Food is about to become a lot more expensive. Of course food prices always rise, but Americans are about to be really shocked by how aggressively they are going to increase in the months ahead. It is really just a matter of basic economics. Thanks to the most epic supply chain crisis in U.S. history, our grocery stores are having a really tough time staying stocked. Meanwhile, the more the mainstream media reports on “shortages”, the higher demand goes. When people hear that something is going to be scarce, it is only human nature to be motivated to stock up while you still can. There are accusations that some people are “hoarding”, but the truth is that we haven’t seen anything yet. When the American people begin to wake up to the fact that the supply chain problems that we are facing are not just “temporary”, the real “hoarding” will begin.
This week, billionaire supermarket owner John Catsimatidis was asked about the current state of affairs during an interview on Fox Business. In response, Catsimatidis warned that food prices would be going up “over 10 percent” within the next 60 days…
“I see over 10 percent [price increase] in the next 60 days,” he said in an interview with Fox Business on Monday, adding that the trend will not drop “anytime soon.” Catsimatidis cited rising inflation and supply chain bottlenecks that are currently plaguing supermarkets and other retailers around the United States.
Catsimatidis then cautioned: “I see food prices going up tremendously” because food company CEOs “want to be ahead of the curve and the way they’re doing it is they’re dropping all promotions. They are dropping low-moving items.”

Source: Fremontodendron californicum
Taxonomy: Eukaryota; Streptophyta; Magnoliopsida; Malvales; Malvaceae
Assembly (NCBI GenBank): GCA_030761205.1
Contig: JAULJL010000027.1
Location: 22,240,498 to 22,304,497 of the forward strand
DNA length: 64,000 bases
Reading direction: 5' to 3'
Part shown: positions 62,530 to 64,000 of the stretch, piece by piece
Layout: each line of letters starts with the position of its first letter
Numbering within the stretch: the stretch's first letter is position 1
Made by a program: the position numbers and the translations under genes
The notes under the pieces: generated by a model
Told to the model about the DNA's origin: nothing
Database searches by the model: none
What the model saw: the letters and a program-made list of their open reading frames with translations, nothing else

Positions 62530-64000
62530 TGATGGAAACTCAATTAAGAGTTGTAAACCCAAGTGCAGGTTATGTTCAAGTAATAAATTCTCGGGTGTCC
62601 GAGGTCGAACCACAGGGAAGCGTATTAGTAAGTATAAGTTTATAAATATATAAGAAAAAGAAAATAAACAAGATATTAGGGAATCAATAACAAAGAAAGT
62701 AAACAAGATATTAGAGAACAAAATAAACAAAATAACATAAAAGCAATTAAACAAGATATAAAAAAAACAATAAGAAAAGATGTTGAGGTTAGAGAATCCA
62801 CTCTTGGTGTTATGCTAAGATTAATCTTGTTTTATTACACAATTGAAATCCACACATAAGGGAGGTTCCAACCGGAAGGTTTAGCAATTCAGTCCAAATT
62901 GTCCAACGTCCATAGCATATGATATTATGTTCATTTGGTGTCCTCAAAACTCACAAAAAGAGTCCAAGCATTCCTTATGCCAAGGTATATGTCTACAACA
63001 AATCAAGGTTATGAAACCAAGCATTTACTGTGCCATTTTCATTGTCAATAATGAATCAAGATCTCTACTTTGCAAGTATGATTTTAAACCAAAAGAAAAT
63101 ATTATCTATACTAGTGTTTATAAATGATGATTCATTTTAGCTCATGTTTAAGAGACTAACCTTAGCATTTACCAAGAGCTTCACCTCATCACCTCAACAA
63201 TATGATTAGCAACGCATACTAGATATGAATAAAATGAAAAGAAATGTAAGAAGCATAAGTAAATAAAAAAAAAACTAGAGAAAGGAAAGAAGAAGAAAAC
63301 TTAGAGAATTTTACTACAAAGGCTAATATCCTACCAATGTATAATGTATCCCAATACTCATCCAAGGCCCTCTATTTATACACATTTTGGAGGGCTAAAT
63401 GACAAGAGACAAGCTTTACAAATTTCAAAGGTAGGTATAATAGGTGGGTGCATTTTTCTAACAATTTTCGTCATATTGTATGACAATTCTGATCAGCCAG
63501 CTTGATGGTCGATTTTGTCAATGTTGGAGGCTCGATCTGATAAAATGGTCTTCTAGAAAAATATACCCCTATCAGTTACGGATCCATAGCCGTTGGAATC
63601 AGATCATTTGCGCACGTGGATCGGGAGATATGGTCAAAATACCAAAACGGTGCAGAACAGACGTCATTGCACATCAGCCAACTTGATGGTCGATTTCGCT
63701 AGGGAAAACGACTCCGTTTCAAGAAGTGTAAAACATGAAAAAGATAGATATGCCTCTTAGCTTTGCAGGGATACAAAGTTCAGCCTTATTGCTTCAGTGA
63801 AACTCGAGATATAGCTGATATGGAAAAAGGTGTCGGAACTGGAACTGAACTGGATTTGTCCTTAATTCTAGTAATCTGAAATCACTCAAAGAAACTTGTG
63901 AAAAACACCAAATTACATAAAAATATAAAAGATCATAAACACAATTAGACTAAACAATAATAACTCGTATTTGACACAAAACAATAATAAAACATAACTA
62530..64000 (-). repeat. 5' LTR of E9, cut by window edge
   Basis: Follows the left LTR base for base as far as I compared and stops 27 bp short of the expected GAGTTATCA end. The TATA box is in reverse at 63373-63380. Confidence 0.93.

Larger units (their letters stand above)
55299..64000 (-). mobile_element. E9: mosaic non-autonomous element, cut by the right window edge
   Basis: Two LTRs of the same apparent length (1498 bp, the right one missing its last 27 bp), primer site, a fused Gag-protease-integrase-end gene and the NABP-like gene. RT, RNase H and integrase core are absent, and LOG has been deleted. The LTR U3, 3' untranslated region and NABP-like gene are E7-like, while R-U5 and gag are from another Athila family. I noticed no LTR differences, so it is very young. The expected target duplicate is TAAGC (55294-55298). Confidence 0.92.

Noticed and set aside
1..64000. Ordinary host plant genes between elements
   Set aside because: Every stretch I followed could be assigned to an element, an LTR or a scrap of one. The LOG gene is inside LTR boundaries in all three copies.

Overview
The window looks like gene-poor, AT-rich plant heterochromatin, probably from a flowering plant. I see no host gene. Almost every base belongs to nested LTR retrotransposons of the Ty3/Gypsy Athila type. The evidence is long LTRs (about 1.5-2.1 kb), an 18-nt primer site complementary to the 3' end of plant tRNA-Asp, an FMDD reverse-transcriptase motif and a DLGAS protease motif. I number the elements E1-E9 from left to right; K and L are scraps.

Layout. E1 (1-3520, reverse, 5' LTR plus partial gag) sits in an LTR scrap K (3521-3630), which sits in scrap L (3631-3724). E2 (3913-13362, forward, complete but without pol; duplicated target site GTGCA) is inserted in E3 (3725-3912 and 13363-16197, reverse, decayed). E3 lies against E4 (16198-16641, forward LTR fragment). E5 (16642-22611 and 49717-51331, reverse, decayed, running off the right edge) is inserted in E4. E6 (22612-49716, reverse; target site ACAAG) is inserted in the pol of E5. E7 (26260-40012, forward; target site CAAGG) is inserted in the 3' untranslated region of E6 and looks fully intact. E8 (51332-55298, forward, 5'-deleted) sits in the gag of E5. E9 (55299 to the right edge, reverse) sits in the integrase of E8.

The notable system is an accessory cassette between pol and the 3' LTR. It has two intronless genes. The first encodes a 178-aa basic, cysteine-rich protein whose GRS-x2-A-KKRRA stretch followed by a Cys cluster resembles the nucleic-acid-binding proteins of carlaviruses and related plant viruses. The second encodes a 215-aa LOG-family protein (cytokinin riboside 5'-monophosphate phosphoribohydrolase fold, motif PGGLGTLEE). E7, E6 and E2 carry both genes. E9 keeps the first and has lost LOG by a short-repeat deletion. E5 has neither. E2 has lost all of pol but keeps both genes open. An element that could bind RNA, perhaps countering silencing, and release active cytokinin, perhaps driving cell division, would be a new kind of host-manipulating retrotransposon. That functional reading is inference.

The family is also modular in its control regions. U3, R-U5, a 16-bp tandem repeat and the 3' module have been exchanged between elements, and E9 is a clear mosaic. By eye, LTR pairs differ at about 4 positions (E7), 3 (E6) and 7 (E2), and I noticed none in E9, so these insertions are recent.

10 percent in 60 days would equate to roughly a 60 percent rate of food inflation on an annual basis.
So that seems like a pretty extreme projection to me.
But Catsimatidis lives and breathes the food industry every day and I do not. He is in a position to know the trends, and I think that we should all take his ominous warning very seriously.
Another industry executive that was interviewed by Bloomberg says that “people are hoarding” and he is openly admitting that “all prices will go higher”…
Many food suppliers are planning for these hiccups and shortages to last.
Saffron Road, a producer of frozen and shelf-stable meals, is holding extra inventory, keeping about four months of supply on hand instead of the typical one or two months.
“People are hoarding,” said CEO and founder Adnan Durrani. “What I think you’ll see over the next six months, all prices will go higher.”
One of the biggest problems that the food industry is facing right now is simply a lack of workers.
There aren’t enough bodies to do the things that need to get done, and that is causing major problems.
In fact, one U.S. meatpacker was so desperate for workers that it was actually trying “to lure new employees with Apple Watches”…
Labor issues are also roiling the meat supply. Plants are running but not at full capacity due to a lack of workers and truckers, Meyer said. The problem is so bad that at least one U.S. meatpacker has tried to lure new employees with Apple Watches.